Longitudinal and Lateral throughput on an Idealized Highway

Hall, Randolph W.
May 1995
Transportation Science;May95, Vol. 29 Issue 2, p118
Academic Journal
Highway automation has recently enjoyed renewed research interest as a method for solving highway congestion problems. To determine the feasibility of automated highways, it will be essential to estimate the automated highway benefits. A critical task in the analysis of automated highway benefits is to estimate the potential increase in highway capacity. This paper uses deterministic approximations to model highway throughput, accounting for both longitudinal requirements (i.e., lane flow) and lateral requirements (i.e., lane changing). The model also accounts for trip length distributions) and the effect of these distributions on the lane "flux" (i.e., the rate at which vehicles move between adjacent lanes, per unit length of highway). Based on these representations, the model identifies conditions under which lane changes have an appreciable effect on capacity, assuming certain idealized conditions are met. For typical highway parameters (mean trip length of 20 km, and mean speed of 30 m/s), and an increased nominal capacity (i.e., not factoring in lane changes) of 7200 vehicles per hour, the incremental effect of lane changes only appears to be significant (i.e., cause a capacity reduction in excess of 20%) when the time-space requirement exceeds 1000 m-s. As an example, this requirement could imply a lane change maneuver that lasts 10 seconds and requires 100 m of lane-space during execution. This calculation does not factor in queueing effects. To ensure that all or most vehicles succeed in exiting at their desired locations, the actual capacity will have to be decreased somewhat further.


Related Articles

  • On the Flow Capacity of Automated Highways. Bender, J. G.; Fenton, R. E. // Transportation Science;Feb70, Vol. 4 Issue 1, p52 

    Virtually all proposed systems for highway automation have at least one mode in common-steady-state car following. The nature of this mode is extremely important, as it can determine the upper limit of flow capacity of an automated highway. This limit is explored for a linear headway controller,...

  • Everybody wants in -- and out. Wilson, Bill // Roads & Bridges;May2004, Vol. 42 Issue 5, p30 

    Presents information on the construction of a highway to relieve congestion problems in Tampa, Florida. Design of the highway; Reason for choosing Figg Bridge Engineers and contractor PCL Civil Constructors Inc. for the construction of the highway; Details of the construction process.

  • Maine without the pinchers. Hutchins, Benjamin D. // Roads & Bridges;Jun2006, Vol. 44 Issue 6, p86 

    The article focuses on the I-mile Portland Connector highway project in Maine. It is the first project to be undertaken using the design-build process, as opposed to the more traditional design-bid-build process. Shaw Brothers Construction used global positioning system technology to make sure...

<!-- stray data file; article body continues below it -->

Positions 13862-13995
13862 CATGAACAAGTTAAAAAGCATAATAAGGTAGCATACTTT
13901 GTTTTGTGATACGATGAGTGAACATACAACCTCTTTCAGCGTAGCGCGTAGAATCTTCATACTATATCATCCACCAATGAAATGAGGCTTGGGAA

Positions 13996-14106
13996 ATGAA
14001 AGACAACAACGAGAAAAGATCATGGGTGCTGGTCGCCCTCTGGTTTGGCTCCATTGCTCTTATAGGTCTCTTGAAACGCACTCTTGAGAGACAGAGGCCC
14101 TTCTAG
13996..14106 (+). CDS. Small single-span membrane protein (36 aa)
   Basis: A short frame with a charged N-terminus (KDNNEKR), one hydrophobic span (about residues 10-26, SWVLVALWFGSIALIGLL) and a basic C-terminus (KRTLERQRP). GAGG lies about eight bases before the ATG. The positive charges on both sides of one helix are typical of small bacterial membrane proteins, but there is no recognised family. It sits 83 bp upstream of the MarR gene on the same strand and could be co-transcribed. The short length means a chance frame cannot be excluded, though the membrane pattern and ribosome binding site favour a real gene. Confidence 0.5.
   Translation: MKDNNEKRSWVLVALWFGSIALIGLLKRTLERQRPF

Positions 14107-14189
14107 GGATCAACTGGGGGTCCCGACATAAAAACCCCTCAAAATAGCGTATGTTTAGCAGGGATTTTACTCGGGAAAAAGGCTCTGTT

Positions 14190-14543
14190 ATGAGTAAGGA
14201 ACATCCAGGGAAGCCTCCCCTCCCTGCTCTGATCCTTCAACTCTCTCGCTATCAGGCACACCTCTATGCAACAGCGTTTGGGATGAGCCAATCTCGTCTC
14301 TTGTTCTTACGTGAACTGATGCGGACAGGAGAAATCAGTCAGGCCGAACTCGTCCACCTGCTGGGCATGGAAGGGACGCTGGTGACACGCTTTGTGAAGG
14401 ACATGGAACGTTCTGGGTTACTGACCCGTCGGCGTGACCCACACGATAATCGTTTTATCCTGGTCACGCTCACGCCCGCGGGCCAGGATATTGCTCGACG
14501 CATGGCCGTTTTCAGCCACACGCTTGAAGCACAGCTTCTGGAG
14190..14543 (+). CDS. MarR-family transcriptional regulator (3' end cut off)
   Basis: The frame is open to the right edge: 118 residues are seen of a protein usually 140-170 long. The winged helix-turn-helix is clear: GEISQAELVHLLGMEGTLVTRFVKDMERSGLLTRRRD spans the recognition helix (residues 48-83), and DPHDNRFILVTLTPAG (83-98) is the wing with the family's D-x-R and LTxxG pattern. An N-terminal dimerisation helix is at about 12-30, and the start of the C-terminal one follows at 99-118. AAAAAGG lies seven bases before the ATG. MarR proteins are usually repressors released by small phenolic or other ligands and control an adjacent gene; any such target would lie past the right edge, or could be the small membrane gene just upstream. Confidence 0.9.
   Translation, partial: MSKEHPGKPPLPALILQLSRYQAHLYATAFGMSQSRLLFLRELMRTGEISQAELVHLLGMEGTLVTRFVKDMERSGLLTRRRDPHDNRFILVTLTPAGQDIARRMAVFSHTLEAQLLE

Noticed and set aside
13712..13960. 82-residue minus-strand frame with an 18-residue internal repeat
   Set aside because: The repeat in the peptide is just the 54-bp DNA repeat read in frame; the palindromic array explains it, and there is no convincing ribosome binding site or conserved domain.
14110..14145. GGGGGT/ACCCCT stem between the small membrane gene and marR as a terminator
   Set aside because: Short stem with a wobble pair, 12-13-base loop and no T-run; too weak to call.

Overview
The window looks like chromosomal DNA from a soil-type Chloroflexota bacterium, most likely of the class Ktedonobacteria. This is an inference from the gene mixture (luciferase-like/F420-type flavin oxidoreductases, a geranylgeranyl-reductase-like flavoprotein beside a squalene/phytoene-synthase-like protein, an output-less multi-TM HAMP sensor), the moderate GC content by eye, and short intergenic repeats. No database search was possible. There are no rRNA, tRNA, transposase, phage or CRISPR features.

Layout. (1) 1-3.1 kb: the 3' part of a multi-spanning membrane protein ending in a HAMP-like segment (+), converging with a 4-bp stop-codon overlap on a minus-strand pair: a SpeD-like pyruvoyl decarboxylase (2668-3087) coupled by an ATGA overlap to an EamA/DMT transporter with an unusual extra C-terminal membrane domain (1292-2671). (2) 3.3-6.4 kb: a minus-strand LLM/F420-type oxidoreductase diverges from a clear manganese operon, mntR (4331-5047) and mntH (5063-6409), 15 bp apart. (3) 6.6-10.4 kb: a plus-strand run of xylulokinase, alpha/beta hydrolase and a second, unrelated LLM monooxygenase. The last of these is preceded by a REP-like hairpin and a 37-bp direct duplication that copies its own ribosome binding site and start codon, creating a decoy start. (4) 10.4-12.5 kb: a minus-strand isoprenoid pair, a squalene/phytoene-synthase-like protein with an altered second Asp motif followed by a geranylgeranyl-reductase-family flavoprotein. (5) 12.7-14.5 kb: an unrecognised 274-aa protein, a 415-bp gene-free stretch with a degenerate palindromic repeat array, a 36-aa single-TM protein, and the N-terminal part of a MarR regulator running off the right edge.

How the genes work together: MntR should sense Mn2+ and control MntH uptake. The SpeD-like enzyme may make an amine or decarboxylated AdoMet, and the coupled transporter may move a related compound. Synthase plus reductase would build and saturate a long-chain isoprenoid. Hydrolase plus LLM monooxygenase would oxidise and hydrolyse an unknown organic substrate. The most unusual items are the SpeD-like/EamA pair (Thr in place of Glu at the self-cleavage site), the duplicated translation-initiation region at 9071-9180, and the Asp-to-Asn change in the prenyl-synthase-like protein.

• Automated highway systems. Siuru, Bill // Popular Electronics;Dec98, Vol. 15 Issue 12, p33 

    Focuses on the use of automated highway systems (AHS) as a means of dealing with the expected increase in highway traffic by the year 2020. Objective for the installation of AHS; Overview on the problem of growing urban traffic congestion; Advantages of AHS for highway motorists.

  • Why We Should Care About Traffic. Ewing, Reid // Planning;May2006, Vol. 72 Issue 5, p28 

    The article presents the rationale on why should people care about traffic The author compared the traffic congestion in Florida, where he lives, and Maryland, where he works. He suggested that traffic-responsive systems monitor traffic at key intersections in real time and select the most...

  • State-of-the-art of vehicular traffic flow modelling. Hoogendoorn, S P; Bovy, P H L // Proceedings of the Institution of Mechanical Engineers -- Part I;2001, Vol. 215 Issue 4, p283 

    Nowadays traffic flow and congestion is one of the main societal and economical problems related to transportation in industrialized countries. In this respect, managing traffic in congested networks requires a clear understanding of traffic flow operations; i.e. insights into what causes...

  • Bypass plea for Enniskillen.  // Commercial Motor;4/7/2005, Vol. 201 Issue 5123, p22 

    Reports that businesses could save money a year if a southern bypass was built to ease the congestion problems of the Northern Ireland town of Enniskillen. Route taken by commercial vehicle drivers from west of Ireland to transit the town; Hassle that the current situation causes; Status of the...

  • Keeping Inlets Clean and Green. GOLDBERG, STEVE // Erosion Control;Mar/Apr2013, Vol. 20 Issue 2, p54 

    The article presents information on the construction work of Highway 84, a section of the California State Highway in California. It informs that Alameda County, Livermore in California and California Departmentof Transportation has taken the initiative to monitor the construction work. It also...

  • Highway Infrastructure: Physical Conditions of the Interstate Highway System Have Improved, but Congestion and Other Pressure Continue: GAO-02-1128T. Siggerud, Katherine // GAO Reports;9/26/2002, p1 

    The Interstate Highway System has become central to transportation in the United States. It extends over 46,000 miles in length and includes 210,000 lane miles. The System carries over 24 percent of all vehicle miles traveling in the nation, while making up just 2.5 percent of total lane miles....


Read the Article


Sorry, but this item is not currently available from your library.

Try another library?
Sign out of this library

Other Topics